A Filipino dish from Paul “Alex” Suniga
Alex Suniga’s crispy kare kare — lechon kawali (fried pork belly) with eggplant puree, miso peanut sauce and chili oil.
(Via Liz Birnbaum, The Curated Feast)
Food & Drink

Lily Belli on Food: Filipino fare, Trout Farm Inn and Zelda’s (re)open & exploring the roots of food disgust

Hello eaters! Jessica M. Pasko here. While Lily is out on maternity leave, I’m pitching in on the latest local food news. A little about me — I’m a writer and a native of upstate New York, living in Santa Cruz for over a decade. Our rich food culture is just one of the many things I love about our region, and I’m especially interested in the stories of the people who grow, serve and make the food we eat. Now, let’s dig in!

Modern Filipino pop-up takes over Sunday evenings at After Hours

Paul “Alex” Suniga, the chef behind street-food pop-up Masarap and fine dining-inspired Pare.
(Via Liz Birnbaum, The Curated Feast)

Paul “Alex” Suniga is branching out from street-food pop-up Masarap to bring the fine dining-inspired Pare for a downtown Santa Cruz residency through June at 11th Hour Coffee and After Hours. “This was a passion project,” Suniga says of striking out on his own amid the pandemic, “but now I’ve taken the next leap.” Read more here.

Zayante’s Trout Farm Inn sets May 3 comeback

After a pool remodel, the Trout Farm Inn opened this week.
(Lookout Santa Cruz)

After a short-lived opening last summer, the Trout Farm Inn is bringing a full food and beverage menu, including a signature cocktail program, to the table next week. Reopening the pool will likely wait until later in May, but it’ll be full speed ahead on food and drink amid the redwoods. Read more here.

Zelda’s reopens following significant storm damage

The damaged deck at Zelda's on the Beach in Capitola
(Kevin Painchaud / Lookout Santa Cruz)

After getting pounded inside and out by storm surge in January, Zelda’s on the Beach is back seven days a week at its oceanfront spot on the Esplanade in Capitola Village. “I’m glad to hang up my nail bags and put my apron back on,” kitchen manager Josh Whitby says. “We’re open and ready to have some fun.” Read more here.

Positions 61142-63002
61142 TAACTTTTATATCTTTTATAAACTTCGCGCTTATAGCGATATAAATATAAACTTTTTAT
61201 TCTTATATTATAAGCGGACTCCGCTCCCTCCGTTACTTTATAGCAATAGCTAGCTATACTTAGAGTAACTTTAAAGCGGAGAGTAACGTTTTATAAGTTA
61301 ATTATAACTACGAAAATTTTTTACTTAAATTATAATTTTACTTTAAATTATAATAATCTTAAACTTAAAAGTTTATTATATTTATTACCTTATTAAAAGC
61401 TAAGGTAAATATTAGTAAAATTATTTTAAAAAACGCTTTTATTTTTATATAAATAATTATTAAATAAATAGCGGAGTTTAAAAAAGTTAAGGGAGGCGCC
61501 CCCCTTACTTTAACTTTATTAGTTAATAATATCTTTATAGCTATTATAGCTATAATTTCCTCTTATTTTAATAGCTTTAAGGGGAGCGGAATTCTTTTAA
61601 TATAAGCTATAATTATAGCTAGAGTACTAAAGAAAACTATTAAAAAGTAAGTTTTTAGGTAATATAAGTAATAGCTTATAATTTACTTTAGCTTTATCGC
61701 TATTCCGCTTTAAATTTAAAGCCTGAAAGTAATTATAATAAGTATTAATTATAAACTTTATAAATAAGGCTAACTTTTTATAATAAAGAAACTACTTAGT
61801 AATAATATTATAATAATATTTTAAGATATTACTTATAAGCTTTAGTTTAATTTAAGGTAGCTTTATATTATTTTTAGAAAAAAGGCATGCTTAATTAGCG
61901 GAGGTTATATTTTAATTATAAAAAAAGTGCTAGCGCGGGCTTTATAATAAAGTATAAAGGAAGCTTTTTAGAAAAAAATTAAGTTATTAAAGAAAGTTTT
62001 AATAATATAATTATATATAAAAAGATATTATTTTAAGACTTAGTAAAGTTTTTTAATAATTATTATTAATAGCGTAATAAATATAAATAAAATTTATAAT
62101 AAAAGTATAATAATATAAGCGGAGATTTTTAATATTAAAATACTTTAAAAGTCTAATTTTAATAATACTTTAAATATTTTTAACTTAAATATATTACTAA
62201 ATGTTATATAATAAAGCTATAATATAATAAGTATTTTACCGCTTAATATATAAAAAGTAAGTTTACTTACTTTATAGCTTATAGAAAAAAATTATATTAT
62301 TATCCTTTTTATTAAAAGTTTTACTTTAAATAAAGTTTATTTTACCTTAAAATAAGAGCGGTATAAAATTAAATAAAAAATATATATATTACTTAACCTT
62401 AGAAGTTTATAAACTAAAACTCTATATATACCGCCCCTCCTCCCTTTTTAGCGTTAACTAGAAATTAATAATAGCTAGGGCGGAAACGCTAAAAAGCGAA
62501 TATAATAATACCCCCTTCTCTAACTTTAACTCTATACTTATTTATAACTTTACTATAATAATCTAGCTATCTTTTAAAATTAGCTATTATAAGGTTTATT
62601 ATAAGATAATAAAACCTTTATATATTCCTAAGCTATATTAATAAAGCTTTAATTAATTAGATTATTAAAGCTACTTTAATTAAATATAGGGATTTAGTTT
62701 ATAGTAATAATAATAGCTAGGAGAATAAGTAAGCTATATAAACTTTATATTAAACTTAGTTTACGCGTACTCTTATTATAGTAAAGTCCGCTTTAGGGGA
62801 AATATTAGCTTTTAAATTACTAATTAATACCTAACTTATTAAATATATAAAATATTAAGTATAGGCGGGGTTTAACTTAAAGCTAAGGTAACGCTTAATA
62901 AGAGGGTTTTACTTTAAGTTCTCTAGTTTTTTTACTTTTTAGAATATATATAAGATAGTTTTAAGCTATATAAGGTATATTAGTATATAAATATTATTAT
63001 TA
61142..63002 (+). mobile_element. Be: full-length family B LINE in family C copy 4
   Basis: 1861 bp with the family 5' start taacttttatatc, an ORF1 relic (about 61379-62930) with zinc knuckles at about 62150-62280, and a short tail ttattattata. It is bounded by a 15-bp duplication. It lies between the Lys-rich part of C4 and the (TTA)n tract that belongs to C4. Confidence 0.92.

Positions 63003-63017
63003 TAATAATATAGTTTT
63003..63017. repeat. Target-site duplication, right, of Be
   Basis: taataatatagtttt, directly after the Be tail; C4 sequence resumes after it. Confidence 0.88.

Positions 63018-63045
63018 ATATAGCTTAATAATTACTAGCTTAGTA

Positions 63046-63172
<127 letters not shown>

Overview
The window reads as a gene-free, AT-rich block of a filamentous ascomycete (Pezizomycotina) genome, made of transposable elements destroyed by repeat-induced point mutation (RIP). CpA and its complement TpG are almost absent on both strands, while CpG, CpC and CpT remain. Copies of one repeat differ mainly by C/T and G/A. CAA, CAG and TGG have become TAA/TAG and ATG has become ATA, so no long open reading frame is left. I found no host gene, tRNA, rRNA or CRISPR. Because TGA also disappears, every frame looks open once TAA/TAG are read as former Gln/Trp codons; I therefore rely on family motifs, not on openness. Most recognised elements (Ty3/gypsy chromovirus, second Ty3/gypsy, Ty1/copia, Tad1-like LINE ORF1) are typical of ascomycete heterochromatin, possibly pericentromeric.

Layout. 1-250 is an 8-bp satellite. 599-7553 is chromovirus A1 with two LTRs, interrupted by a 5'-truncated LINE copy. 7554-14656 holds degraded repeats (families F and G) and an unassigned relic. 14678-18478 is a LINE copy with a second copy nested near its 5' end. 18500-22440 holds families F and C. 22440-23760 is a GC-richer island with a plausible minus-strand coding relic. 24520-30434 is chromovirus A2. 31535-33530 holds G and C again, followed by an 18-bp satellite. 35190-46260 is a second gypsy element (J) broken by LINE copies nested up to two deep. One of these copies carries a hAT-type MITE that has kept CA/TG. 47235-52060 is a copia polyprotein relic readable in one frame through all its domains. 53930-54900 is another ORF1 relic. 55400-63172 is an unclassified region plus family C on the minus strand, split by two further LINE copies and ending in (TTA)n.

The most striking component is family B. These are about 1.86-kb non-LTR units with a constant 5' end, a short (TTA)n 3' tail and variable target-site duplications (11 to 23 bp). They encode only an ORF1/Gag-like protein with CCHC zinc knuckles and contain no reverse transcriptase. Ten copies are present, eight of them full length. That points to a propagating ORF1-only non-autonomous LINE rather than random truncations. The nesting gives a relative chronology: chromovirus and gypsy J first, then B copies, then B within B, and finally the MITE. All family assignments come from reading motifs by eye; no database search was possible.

Felton and Scotts Valley farmers markets ready for 2023 season

Billy Bob Orchards' apples.
(Kate Hull / Lookout Santa Cruz)

The Santa Cruz Community Farmers’ Markets’ two seasonal markets are opening early next month. The Felton market opens next Tuesday, May 2, with free strawberry shortcake in the parking lot of St. John’s Church at 120 Russell Ave. in Felton. Free strawberry shortcake will also be offered May 6 when the Scotts Valley market opens for the season at the Boys & Girls Club property at 5060 Scotts Valley Dr. As executive director Nesh Dhillon noted previously, there’s a full slate of events planned for the two markets, including music, children’s activities and special workshops.

Patagonia-Home collaboration raises $7,000 for Pajaro flood victims

Chef Brad Briske of Home (right) cooking outside Patagonia on River Street in Santa Cruz.

Soquel chef Brad Briske, proprietor of Home restaurant, recently teamed up with Patagonia of Santa Cruz for an exclusive four-course dinner accompanied by cocktails from Venus Spirits and wines from Soif. The dinner, held Friday at the store’s River Street outlet, raised more than $7,000 for those affected by the March 11 levee breach in Pajaro; the funds will be distributed by nonprofit Community Bridges, Lookout contributor Ashley Spencer reports.

More than 250 people displaced by the flooding were still living at the shelter set up at the Santa Cruz County Fairgrounds, according to Tony Nuñez, spokesman for Community Bridges. In total, approximately 3,000 people were displaced when the levee breached.